Breadcrumbs

Victory Convention Centre

Victory Convention CentreVictory Convention Centre’s journey to Gold began in the lead up to Te Ao Tangata – Inclusive by Design, Aotearoa’s 3rd annual Universal Design Conference. Be. Accessible assessed the center to ensure as many people as possible could access the conference. Their initial rating was a Silver, but within 10 short days the team had implemented a raft of changes, and were swiftly upgraded to Gold!

These changes included:

1. Painting four accessible car parks directly opposite the main entrance into the Convention Centre

2. Installing way finding signage from the entrance to the accessible car parks

3. Providing information about access on their website

4. Installing a large way finding sign in the main foyer at the entrance

Victory Convention Centre is not only accessible across all facilities, but it is also in a great location. Overlooking Victoria Park on one side and the Auckland Harbour on the other, it is a great location for large scale events in the city. Attendees of the Universal Design Conference spoke about how friendly and helpful the staff were towards their access needs, from greeting them at their cars with an umbrella, to taking their assistance dogs out for fresh air – not to mention the center itself being incredibly easy to navigate.

Be. Coach flew up from Wellington with her guide dog Pedro for the event. “I found the site very easy to get around, with clearly identified staff and volunteers, who were all very helpful and willing to take my guide dog out for a walk. This would have to be one of the most accessible conferences I have ever attended.”

Be. Welcome Relationship Manager Lauren Wetini assessed the site, and commended Victory Convention Centre’s commitment to continual improvement. "The management at Victory Convention Centre worked really hard to improve access for the Universal Design Conference, knowing the changes they would make would benefit everybody attending future events. They have a goal to become the first events center to reach Platinum, which is really exciting".

Catherine interns at GNS Science: what she learnt about herself

Catherine Sangster Hello, my name is Catherine, and over the summer of 2017/2018 I was an intern at GNS Science, Te Pū Ao. GNS Science conducts geoscience and isotope research and provides consultancy services. I was working in the regional geology department.

During my placement I was involved in a variety of projects, such as digitising borehole data and old maps as part of urban mapping projects in Wellington and Auckland, writing python scripts to automate tasks and process data, and helping to curate PETLAB, the National Rock and Geoanalytical Database.

I learnt how to apply design thinking in the work place, matching my colleagues needs with what is technologically feasible. I furthered my ability to effectively problem solve, selecting appropriate tools for the task at hand. Solving real world problems in GNS allowed me to prove to myself that in the workplace I can work independently. I learned to balance instruction with self-direction and initiative.

This internship showed me that someone like myself can function at a high level in the workplace. I have managed my disability to a level where it has little impact on my value as an employee. This has given me the confidence to step out of the academic world.

None of this would have been possible without the practical support of Be.Employed. The most crucial support provided by Be.Employed was the help in making connections. Sarah, a brilliant relationship manager, gave me motivation to actively look for opportunities and support to reach out. I also found the CV advice and the PepTalk employment workshop helped me to increase my own marketability. I am very grateful to have been given this opportunity.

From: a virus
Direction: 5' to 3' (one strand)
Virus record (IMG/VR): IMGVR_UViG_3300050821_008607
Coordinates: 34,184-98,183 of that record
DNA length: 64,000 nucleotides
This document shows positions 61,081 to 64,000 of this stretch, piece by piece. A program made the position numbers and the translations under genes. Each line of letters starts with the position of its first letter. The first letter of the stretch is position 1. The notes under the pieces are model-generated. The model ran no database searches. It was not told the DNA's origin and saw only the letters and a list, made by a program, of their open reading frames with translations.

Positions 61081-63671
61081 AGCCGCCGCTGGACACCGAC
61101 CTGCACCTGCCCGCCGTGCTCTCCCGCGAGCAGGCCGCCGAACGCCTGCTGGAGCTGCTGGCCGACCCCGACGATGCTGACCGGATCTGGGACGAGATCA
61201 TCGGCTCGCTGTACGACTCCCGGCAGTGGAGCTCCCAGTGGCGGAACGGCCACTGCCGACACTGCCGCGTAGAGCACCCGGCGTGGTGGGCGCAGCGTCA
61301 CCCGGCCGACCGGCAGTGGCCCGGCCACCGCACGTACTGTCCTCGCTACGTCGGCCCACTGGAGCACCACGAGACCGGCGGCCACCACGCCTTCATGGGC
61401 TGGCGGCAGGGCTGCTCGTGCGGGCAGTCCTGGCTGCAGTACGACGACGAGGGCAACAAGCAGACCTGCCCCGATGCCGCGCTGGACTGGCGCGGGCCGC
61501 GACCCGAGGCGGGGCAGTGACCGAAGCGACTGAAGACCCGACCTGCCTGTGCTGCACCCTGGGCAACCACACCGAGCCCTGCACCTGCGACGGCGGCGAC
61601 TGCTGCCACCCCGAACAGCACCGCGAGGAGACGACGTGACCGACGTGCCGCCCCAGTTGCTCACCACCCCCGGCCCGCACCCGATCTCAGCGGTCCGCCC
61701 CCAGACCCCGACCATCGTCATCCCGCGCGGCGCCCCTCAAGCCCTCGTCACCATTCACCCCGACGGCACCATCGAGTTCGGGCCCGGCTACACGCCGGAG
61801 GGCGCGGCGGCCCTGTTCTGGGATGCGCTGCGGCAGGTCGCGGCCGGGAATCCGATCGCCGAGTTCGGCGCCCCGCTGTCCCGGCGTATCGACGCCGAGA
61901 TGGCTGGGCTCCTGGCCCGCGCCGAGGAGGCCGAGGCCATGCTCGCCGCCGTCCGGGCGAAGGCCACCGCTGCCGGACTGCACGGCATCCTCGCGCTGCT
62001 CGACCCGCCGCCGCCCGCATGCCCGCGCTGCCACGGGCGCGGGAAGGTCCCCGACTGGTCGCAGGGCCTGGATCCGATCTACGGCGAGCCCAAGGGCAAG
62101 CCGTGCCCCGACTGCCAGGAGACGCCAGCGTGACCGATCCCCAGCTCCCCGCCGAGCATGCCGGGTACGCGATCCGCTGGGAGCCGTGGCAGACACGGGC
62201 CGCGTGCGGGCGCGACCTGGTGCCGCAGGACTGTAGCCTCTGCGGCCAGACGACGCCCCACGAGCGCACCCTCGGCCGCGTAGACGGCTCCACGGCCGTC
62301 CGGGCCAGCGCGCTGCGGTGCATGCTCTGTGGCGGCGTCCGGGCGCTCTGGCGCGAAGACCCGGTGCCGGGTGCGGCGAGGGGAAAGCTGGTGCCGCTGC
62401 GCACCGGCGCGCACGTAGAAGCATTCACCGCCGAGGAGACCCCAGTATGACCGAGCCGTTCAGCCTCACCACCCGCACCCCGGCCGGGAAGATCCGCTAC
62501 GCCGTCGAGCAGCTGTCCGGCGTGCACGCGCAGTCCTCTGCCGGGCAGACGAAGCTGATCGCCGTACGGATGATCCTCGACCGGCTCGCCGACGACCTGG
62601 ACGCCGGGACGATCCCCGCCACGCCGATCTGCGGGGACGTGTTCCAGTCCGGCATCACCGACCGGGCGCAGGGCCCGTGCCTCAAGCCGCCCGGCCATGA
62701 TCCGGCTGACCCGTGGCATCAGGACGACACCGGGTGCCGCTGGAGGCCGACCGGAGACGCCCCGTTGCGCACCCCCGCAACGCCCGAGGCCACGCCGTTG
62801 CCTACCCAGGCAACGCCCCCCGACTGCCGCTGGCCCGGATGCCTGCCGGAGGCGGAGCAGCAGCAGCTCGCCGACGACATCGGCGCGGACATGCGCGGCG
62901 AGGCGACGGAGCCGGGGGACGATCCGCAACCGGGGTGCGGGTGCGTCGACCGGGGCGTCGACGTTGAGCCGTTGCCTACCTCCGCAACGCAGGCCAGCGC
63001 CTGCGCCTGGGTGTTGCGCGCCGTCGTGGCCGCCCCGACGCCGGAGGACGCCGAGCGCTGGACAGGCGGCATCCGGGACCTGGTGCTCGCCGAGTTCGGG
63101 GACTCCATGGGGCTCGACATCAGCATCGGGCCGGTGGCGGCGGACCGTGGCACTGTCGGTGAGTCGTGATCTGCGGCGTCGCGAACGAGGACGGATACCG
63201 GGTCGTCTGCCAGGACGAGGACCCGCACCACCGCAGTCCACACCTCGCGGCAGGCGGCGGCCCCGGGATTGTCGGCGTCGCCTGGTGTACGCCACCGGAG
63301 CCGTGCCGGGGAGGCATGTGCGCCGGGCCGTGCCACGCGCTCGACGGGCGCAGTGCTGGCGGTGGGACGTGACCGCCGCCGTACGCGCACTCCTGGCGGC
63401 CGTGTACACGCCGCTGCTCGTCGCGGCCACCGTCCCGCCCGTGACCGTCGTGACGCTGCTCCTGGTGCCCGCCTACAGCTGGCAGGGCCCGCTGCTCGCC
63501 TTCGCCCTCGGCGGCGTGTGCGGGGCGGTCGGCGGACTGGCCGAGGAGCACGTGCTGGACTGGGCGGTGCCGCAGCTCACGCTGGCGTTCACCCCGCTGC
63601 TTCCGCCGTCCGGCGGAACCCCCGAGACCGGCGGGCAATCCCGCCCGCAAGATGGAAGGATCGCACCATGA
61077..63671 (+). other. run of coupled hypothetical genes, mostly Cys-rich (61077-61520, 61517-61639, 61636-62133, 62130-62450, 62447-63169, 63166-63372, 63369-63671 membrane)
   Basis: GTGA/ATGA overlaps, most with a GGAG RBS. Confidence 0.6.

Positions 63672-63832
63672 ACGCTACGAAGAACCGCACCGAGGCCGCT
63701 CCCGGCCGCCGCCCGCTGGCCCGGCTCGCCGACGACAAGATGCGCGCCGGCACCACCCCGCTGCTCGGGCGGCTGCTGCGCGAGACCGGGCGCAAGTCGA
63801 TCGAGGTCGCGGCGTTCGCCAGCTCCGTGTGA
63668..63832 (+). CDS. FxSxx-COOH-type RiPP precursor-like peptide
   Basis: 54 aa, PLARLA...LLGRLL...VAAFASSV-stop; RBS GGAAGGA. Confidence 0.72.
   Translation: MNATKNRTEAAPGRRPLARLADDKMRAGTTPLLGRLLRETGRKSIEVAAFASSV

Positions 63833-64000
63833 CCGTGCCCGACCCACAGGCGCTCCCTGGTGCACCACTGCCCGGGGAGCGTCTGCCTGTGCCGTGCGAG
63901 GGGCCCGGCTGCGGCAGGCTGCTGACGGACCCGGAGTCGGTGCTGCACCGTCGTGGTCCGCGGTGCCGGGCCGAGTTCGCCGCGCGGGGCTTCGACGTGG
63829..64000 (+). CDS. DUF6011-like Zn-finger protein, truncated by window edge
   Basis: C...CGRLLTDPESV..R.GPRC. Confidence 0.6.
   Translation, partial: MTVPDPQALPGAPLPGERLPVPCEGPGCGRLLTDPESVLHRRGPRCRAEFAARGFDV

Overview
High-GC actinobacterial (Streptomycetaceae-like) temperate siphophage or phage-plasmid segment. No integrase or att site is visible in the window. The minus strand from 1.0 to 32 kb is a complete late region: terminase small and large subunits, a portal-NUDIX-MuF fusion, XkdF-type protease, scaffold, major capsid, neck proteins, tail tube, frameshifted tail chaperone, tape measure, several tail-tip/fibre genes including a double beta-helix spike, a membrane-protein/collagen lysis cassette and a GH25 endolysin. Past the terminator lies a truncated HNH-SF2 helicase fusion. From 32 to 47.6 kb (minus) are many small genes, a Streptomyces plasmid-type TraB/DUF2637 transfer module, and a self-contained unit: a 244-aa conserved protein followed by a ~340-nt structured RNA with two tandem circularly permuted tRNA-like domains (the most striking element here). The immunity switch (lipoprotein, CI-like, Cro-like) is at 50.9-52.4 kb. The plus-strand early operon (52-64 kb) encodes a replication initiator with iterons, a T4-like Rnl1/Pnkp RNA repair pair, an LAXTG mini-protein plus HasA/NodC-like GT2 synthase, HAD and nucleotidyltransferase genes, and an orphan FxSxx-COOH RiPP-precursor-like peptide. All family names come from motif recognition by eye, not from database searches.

Universal Design Conference: TravAbility

Bill Forrester speaking about accessible tourism at the Universal Design ConferenceTe Ao Tangata – Inclusive by Design was New Zealand’s 3rd annual Universal Design Conference, and sponsored by Be. Accessible, LifeMark and CCS Disability Action. The conference focused on housing, neighbourhood, transport and tourism.

Speaking on accessible tourism was Bill Forrester. Born and raised in Melbourne, Australia, Bill founded TravAbility in 2007 with the mission to “be agents of change; to inspire people who have never travelled before to do so, and to inspire others to do more. To encourage all cultures of the world to see disability as an integral part of life, and to provide the motivation and tools to the tourism industry to allow them to create accessible environments that enable inclusion in an economically sustainable way”.

In Bill’s keynote speech, he spoke about the economic opportunities and practical benefits of enabling accessible tourism. He mentioned that people with disabilities travel at a slightly higher percentage than the general population. It is also not homogenous - "the only minority group that anyone can join in an instant". There are "perceptions that people with disabilities live below the poverty line. It's not true". The baby boomer generation in particular have a spending power of $8.4 trillion in USA and control 50% of tourism expenditure. This generation is retiring, and don't take no for an answer!

Part of the issue however, is that it is difficult to find marketing material on accessible tourism, and a lack of information on what is accessible to allow the traveller to plan the full journey. "Travel is all about systems. The journey has to be integrated". For example, adaptive saddles and accessible harnessed can only be distributed and work effectively if the whole tourism industry is involved.

"People with disabilities will not venture into the unknown because the risks are too high". And with the opportunities for tourism operators being so far, it's about time accessible tourism was mainstreamed! Lonely Planet has recognised this, and developed an accessible phrasebook for tourists to communicate their needs in the local language.